Monday, April 7, 2008

Supersize Me.

Combos. The simultaneous sale of multiple items which enables the seller to make them available as a group at a cheaper price than they would be individually. This is a good thing, yes?

Not necessarily.

Today, let us address the KHE Centaur bar/stem combo:

The concept is simple enough, I suppose—it's basically a set of Macneil Silencer XLTs welded to an Odyssey Elementary. (Of course you couldn't actually weld those two together since the Elementary is all aluminum except for the bolt, but I digress). First, let's review the positives:

• Cheaper
• Lighter
• You can chrome the WHOLE THING!

That's about it. And that's not bad, really. (I'm assuming the combo will cost less than your average lightweight bar/stem, which is somewhere in the neighborhood of $130.) Because usually you only get cheap AND light at the cost of strength, and in this case—well, you probably get those two at the cost of strength. Which brings us to the negatives:

• No adjustability

This causes two problems, actually. Let us, for the moment, disregard the fact that people normally run their bars at many, many different angles, even if they appear the same. One could get used to a few degrees difference quite easily. That said, there is a big difference between, say, straight up-and-down and even with the fork rake. So one would think they'd have to make at least two variations to account for that. Then if you want to have versions with different sweep or height or width (cutting down butted bars that have holes drilled in the grip area doesn't seem like such a great idea), you're getting into an awful lot of variables.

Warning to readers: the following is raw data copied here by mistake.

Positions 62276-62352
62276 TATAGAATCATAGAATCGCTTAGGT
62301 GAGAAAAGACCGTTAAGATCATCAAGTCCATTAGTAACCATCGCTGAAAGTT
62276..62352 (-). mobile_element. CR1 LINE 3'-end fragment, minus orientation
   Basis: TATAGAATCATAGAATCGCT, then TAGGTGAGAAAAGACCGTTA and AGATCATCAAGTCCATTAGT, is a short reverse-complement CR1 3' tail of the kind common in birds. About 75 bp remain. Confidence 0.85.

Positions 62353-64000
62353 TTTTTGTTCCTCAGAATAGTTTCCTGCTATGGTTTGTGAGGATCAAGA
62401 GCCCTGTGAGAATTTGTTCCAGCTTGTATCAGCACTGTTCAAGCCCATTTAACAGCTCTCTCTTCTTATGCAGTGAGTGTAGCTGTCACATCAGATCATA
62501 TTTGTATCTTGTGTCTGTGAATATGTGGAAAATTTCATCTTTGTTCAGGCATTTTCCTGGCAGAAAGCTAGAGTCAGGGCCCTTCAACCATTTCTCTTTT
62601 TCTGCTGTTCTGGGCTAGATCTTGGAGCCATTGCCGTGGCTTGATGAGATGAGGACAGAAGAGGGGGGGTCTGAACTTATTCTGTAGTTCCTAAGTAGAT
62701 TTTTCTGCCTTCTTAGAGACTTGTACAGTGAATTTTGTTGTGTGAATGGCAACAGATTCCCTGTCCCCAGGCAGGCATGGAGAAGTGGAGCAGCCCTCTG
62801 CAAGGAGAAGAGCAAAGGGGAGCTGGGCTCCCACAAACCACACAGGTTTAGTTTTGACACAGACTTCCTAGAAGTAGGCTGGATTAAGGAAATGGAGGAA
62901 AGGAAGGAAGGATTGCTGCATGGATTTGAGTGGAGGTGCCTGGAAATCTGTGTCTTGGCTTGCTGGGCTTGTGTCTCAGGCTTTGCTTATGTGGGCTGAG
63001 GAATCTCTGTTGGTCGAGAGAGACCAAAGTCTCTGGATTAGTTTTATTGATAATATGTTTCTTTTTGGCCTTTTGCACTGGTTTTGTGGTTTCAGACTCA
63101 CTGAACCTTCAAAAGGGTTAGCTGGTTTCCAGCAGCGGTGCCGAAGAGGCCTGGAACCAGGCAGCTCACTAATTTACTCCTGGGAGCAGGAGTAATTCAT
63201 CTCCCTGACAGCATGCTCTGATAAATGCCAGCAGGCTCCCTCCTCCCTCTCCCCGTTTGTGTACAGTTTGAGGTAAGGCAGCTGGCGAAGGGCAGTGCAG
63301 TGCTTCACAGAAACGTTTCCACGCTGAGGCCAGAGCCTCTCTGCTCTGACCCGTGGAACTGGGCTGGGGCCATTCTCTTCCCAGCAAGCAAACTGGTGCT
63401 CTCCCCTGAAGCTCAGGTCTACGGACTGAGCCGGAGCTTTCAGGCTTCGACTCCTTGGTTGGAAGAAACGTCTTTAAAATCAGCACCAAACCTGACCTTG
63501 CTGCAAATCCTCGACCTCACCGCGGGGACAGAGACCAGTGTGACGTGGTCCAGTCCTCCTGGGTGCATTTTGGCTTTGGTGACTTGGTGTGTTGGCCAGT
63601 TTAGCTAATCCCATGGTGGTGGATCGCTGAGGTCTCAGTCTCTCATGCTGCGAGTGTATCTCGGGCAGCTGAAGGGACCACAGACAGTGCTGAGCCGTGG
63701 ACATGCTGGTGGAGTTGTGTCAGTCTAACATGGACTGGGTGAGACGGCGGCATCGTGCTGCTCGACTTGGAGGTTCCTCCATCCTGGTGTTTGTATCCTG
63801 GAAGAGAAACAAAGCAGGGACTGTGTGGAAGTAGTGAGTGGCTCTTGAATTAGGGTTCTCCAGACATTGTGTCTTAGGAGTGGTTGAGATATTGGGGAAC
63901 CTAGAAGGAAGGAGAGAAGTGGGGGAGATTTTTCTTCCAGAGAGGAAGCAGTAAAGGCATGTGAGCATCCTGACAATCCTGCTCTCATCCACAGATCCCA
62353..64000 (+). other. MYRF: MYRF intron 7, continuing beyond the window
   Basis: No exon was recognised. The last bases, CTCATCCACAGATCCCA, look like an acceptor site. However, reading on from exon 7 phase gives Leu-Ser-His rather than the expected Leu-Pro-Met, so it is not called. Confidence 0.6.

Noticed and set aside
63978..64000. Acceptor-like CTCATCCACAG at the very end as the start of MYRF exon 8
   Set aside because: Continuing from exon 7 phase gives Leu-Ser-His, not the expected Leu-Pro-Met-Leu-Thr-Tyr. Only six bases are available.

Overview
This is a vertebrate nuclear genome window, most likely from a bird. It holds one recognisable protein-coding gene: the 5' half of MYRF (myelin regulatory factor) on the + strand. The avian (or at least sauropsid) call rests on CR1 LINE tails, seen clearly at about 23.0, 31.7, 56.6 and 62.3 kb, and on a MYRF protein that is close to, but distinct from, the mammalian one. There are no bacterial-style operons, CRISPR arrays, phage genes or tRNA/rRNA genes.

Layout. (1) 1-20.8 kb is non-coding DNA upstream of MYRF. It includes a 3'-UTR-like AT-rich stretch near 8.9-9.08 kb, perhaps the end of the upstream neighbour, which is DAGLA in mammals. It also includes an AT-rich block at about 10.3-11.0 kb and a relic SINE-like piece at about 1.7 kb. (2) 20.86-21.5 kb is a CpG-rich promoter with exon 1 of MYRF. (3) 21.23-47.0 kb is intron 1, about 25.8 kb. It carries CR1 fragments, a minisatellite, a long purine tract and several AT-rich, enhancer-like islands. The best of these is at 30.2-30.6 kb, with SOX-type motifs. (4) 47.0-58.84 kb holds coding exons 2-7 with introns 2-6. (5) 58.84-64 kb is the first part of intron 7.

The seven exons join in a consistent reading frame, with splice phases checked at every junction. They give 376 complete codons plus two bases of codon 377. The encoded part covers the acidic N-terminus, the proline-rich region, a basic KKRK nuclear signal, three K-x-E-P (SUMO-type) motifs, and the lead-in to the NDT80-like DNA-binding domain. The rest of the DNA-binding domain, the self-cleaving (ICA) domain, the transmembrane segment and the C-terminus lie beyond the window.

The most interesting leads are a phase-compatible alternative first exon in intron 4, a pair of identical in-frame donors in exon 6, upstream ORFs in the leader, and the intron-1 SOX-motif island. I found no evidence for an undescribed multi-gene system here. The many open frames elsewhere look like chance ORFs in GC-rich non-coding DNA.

Then there's the second problem, which is this: When you have steel bars bolted into an aluminum stem, and you crash/land hard enough, they shift. It's happened to everyone, I'm sure. This won't happen when your bars are welded to your stem. One of two things WILL happen, though. They'll either bend, or break. Add in the huge amount of leverage you get with tall/wide bars, and the fact that these are butted AND have holes drilled in them, and—well, I wouldn't run them unless I had health insurance.

Which brings us to the second point.

• More expensive

I realize this directly counters one of the positives, but bear with me. The bar/stem combo may very well be cheaper initially, but it'll cost you in the end. Look at those bars again. Wide, drilled out. Quite light, I'm sure. Now think about bailing and watching your bike bounce away. Where does it hit? The tires, the seat...and the end of the bars. Which in this case are built like crumple zones in a car, and will probably work in much the same way. One hard hit and they're done for. Which is fine—bent bars have been an issue since the first days of BMX—until you realize that when that happens with the Centaur, you have to replace your bars AND your stem. All of a sudden the whole package deal doesn't seem like such a great idea, does it? Like many of today's products, fine for a team rider who gets them free, not so much so for someone who has to pay for everything.

And then there's my final point:

Yes, a company called Vector did a bar/stem combo back in the '80s. The one shown is a Bob Haro signature version that was quite popular with, um, Bob Haro. Can't say I really remember anyone running them back in the '80s. And I can't help but think the KHEs will have the same fate—seen more on "vintage" builds in 2040 than on bikes that are actually ridden.


ryan said...

rhys said...

fuck KHE.

moebius said...

KHE owner Thomas Göring actually ran a pair of those Vector bars! Maybe he's trying to pass the traumatic experience ...